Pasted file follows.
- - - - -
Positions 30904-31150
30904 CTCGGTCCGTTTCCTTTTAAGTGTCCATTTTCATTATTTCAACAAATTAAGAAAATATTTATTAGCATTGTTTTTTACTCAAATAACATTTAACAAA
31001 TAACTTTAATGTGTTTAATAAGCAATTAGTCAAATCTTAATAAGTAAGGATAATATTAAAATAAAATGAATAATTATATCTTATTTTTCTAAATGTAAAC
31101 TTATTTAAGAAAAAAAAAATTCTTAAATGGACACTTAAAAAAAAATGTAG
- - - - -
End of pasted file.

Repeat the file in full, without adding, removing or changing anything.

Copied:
Positions 30904-31150
30904 CTCGGTCCGTTTCCTTTTAAGTGTCCATTTTCATTATTTCAACAAATTAAGAAAATATTTATTAGCATTGTTTTTTACTCAAATAACATTTAACAAA
31001 TAACTTTAATGTGTTTAATAAGCAATTAGTCAAATCTTAATAAGTAAGGATAATATTAAAATAAAATGAATAATTATATCTTATTTTTCTAAATGTAAAC
31101 TTATTTAAGAAAAAAAAAATTCTTAAATGGACACTTAAAAAAAAATGTAG